With the 2011 growing season starting out cool and wet in some places, experts from Pioneer Hi-Bred, a DuPont business, say it's wise for soybean growers to scout early for aphids.

Paula Davis, Pioneer senior manager for insect and disease traits, says she expects higher aphid populations in 2011 than in the 2010 growing season, but environmental conditions in the coming weeks will be key to determine the extent. Growers should plan on scouting in late June through mid-August.

Although soybean aphids are a threat every year, outbreaks tend to be on a two-year cycle, Davis says.

"Overwintering populations, natural enemies and environmental conditions are the main factors that impact outbreaks," she says. "However, during an outbreak, late-planted fields can be at higher risk. I think it's too soon to tell what 2011 will bring, but scattered outbreaks are likely. The weather in the next few weeks could really enhance or reduce the risk. With cool conditions, aphids could be a problem. Aphids don't like it really hot."

Long-range forecasts, such as the USDA 90-day outlook, suggest weather temperatures may be cooler than average across the upper Midwest from May to July.

"The optimum temperature for aphid reproduction ranges from 68° to 82° F," says Eric Zumbach, Pioneer area agronomist based in Marion, IA. "If the weather stays in this optimum temperature range, and aphids are present, then it's important to intensify the scouting regimen. If temperatures exceed 90° F, aphid reproduction slows down, which helps keep populations at bay. If growers find 250 aphids/plant, it's time to pull the trigger with spraying.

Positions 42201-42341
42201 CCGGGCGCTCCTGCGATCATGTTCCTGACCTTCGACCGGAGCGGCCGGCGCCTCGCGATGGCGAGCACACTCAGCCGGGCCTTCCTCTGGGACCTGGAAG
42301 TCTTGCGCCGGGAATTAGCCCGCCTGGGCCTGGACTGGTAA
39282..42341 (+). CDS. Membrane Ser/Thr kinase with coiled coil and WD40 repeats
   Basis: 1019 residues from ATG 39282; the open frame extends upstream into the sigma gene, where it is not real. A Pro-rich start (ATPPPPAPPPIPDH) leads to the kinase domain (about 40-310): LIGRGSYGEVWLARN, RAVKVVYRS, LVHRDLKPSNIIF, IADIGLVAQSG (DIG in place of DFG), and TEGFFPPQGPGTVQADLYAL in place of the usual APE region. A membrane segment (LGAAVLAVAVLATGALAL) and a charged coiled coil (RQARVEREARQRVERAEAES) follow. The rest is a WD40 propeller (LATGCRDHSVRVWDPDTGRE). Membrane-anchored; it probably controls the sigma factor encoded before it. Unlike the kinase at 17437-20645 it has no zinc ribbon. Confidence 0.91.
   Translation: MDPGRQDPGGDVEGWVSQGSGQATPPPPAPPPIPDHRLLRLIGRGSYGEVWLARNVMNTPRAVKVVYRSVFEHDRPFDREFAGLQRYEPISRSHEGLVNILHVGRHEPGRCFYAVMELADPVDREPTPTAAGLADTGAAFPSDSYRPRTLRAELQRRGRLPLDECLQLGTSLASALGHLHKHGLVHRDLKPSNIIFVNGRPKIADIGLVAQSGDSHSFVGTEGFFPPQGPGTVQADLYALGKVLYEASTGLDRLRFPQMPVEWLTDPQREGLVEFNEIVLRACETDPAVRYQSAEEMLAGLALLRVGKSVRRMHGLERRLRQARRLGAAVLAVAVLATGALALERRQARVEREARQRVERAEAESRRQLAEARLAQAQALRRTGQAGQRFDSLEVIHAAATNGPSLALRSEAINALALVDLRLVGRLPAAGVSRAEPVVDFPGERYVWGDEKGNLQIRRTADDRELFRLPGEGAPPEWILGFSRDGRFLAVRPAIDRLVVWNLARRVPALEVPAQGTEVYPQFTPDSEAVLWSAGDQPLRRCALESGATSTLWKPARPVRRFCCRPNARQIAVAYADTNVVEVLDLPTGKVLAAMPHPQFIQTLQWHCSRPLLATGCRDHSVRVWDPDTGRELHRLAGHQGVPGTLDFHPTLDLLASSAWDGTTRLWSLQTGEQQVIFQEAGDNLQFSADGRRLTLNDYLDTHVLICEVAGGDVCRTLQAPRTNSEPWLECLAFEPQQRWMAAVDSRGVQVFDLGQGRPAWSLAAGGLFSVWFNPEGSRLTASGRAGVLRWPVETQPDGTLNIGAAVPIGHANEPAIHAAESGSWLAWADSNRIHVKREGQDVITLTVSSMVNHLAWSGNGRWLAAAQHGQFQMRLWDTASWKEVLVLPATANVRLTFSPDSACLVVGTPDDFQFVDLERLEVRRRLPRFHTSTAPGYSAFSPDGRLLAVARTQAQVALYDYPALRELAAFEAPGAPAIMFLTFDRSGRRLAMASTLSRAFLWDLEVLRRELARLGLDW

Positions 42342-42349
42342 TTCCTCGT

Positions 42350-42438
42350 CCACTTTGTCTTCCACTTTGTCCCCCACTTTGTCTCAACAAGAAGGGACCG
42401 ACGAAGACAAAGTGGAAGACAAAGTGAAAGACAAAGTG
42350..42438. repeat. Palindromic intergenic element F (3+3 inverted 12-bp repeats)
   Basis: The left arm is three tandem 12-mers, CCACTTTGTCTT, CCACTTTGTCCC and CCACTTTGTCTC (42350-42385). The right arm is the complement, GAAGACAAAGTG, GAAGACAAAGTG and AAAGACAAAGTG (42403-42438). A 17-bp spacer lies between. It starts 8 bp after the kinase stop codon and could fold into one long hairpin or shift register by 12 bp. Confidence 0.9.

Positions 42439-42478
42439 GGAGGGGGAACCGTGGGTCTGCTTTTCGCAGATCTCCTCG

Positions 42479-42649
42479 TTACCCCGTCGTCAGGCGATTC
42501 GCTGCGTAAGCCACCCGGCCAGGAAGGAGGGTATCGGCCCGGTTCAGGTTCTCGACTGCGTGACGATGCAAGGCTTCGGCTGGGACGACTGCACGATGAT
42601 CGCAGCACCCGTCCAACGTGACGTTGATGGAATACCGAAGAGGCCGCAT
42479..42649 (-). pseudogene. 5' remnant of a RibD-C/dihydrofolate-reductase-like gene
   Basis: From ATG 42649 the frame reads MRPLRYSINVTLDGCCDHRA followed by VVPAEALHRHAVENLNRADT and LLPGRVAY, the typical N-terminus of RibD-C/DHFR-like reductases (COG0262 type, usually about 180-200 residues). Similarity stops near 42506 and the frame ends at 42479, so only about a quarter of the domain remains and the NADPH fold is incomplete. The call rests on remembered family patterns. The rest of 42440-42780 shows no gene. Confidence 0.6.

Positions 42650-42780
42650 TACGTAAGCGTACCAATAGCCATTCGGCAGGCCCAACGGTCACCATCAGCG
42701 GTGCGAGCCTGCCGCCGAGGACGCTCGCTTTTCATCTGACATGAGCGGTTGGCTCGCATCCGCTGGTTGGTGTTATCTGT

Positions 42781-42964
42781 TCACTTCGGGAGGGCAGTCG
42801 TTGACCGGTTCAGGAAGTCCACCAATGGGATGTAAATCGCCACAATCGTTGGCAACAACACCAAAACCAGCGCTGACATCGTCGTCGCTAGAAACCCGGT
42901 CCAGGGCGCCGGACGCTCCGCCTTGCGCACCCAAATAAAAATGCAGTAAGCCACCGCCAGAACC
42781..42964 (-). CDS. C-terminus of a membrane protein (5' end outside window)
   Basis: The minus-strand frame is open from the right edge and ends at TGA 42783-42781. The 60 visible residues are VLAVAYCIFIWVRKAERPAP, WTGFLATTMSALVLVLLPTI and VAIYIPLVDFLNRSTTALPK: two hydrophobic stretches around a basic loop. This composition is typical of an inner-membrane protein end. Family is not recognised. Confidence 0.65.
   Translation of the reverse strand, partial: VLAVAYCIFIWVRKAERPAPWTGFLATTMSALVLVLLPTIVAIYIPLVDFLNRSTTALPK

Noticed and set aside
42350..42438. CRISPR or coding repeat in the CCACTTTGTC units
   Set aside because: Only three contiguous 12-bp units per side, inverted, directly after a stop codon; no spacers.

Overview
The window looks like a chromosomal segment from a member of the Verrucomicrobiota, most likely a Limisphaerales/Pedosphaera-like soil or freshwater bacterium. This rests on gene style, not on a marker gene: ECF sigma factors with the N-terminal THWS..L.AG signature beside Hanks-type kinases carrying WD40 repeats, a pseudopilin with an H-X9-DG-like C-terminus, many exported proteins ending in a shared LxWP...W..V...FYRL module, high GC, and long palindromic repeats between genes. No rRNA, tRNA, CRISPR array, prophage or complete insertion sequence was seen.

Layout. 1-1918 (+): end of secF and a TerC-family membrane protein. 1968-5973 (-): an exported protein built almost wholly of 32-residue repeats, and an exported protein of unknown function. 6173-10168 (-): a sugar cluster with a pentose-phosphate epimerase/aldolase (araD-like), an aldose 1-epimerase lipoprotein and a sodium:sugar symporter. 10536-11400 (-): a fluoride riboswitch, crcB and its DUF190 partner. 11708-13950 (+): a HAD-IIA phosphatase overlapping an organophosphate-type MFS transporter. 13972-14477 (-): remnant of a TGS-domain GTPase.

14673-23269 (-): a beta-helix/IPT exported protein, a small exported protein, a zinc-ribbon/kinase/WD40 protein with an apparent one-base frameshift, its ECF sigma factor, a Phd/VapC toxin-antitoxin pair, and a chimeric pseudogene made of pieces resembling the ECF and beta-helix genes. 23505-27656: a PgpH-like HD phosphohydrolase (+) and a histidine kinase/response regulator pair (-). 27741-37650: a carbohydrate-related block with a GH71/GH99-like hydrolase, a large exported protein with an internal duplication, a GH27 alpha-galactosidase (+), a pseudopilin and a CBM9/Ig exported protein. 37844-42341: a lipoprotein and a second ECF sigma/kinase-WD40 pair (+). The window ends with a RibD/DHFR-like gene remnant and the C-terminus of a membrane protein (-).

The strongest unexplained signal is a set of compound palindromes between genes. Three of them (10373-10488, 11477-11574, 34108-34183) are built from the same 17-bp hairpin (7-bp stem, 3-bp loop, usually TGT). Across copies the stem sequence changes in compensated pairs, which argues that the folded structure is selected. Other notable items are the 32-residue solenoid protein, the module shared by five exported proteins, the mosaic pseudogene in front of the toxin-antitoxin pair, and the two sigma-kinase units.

"If growers are concerned about aphids, they should sample 10-20 plants in 10 different areas of the field," Zumbach says. "The more samples, the better to see what kind of pressure exists in the field. Also look for other signs such as ants or colonies of ladybugs in the field as they both feed on aphids."

Pioneer experts suggest growers leverage antixenosis/antibiosis ratings and select soybean varieties with native tolerance as the first line of defense. Antixenosis and antibiosis refer to natural characteristics that discourage aphids from feeding and reproducing, respectively, and these varieties provide some general protection from all aphid biotypes. Aphid ratings range from exceptional (E) and above average (AA) to average (A) and below average (BA).

Antixenosis and antibiosis evaluations also can help growers prioritize scouting. If an aphid outbreak occurs, growers can concentrate on fields with below-average ratings and save above-average fields for later in the process. This approach continues to be one of the best defenses against aphid damage.

Zumbach says this type of prioritization strategy helps growers who have many acres to cover. He adds that growers can call on Pioneer sales professionals to help determine which varieties to scout first. If growers encounter aphids, it may be necessary to apply insecticide.

While Pioneer researchers continue to look for improved ways to fight soybean aphids, including the development of resistant varieties, growers should continue to be proactive in their aphid management approach.